The inception of the Nicaragua trip
I fell in love with public health nursing early on in my career. My focus was on high risk populations, which included people from various cultural backgrounds. When I was hired to teach at MSUM, I knew I wanted to carry that passion into an experience for our senior nursing students. My friend, a pediatrician at Hennepin County Medical Center, went on a yearly trip to Nicaragua with her medical students. Seeing this as a win–win educational opportunity for our nursing students, we connected and began the yearly trip to Nicaragua.
Initially, the lead organization we went with was ISLA. We are now under the umbrella of MEDICO. We focus our care in northern Nicaragua to the children with handicaps and their families. I have been taking students for 14 years now.
Why cultural care?
I grew up in a small town in southeast MN. White and homogenous where Lutherans married Lutherans and Catholics married Catholics. Our big family outing was at Christmas time when we would go to downtown Minneapolis to shop and have a rare family meal at a restaurant.It was those once a year trips that triggered my curiosity for culture. Sad to say, it was the only time growing up that I saw people from a culture than my own.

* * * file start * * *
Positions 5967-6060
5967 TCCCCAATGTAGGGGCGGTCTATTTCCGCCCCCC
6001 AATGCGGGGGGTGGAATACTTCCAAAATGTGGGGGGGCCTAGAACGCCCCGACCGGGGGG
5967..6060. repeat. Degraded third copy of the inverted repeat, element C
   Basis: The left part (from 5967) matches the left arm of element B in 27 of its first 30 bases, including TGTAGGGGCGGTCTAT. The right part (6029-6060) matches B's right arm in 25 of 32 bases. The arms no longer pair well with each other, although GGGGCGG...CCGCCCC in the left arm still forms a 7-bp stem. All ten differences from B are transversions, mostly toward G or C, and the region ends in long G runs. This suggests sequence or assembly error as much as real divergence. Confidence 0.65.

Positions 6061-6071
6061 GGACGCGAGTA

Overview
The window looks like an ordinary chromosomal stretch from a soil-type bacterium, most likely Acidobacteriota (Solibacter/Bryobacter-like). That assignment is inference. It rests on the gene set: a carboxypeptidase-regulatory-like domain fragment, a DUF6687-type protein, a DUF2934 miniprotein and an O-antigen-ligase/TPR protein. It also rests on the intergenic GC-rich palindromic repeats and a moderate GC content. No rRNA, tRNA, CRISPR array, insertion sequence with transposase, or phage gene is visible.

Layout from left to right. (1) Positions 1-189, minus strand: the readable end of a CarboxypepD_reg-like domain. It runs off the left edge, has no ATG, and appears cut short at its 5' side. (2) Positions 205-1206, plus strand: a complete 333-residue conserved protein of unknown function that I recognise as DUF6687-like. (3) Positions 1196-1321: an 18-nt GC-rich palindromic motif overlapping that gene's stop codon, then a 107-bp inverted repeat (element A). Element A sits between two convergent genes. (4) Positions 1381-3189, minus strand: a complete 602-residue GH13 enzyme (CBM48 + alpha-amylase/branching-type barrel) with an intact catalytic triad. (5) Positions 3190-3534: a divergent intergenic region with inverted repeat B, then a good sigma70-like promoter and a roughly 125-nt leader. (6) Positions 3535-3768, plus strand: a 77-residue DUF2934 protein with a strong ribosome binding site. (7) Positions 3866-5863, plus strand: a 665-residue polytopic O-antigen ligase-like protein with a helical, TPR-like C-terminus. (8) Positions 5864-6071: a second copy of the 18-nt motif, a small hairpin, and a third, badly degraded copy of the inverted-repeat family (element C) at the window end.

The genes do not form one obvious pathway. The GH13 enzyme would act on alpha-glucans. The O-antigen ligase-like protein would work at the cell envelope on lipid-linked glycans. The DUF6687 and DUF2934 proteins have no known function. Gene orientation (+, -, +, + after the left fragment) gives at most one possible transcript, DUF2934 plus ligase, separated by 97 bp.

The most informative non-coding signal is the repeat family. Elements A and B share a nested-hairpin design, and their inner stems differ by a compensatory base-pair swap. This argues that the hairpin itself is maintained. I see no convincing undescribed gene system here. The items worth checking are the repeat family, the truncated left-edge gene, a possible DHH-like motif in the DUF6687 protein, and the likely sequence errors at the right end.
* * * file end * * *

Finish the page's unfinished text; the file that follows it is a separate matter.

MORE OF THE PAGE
When it came time for me to practice professional nursing, I was instantly drawn to the U of MN hospital which was well known as a teaching institution and quite diverse. After that position, I was drawn to public health nursing where I worked with cultures of rural, small town folks, Hutterite communities, Native Americans on two reservations, and the migrant Hispanic population.
As my career became focused on academics, my love of working with diverse populations stayed with me. This translated into being able to teach Transcultural nursing courses at both the undergraduate and graduate levels at MSU Moorhead. Early in my teaching career, I was given the opportunity to teach our final preceptorship course which is a capstone course where students demonstrate the skills and knowledge they have gained throughout their education. I thought “students could demonstrate those skills in settings outside the US,”which then lead to the yearly Nicaragua trip.
Minnesota State University Moorhead
Tagged: Bergland, cultural backgrounds, cultural care, ISLA, Jane Bergland, MEDICO, Minnesota State University, MSUM, Nicaragua, Nursing, Nursing Faculty, preceptorship, Public health, School of Nursing & Healthcare Leadership, SNHL, transcultural nursing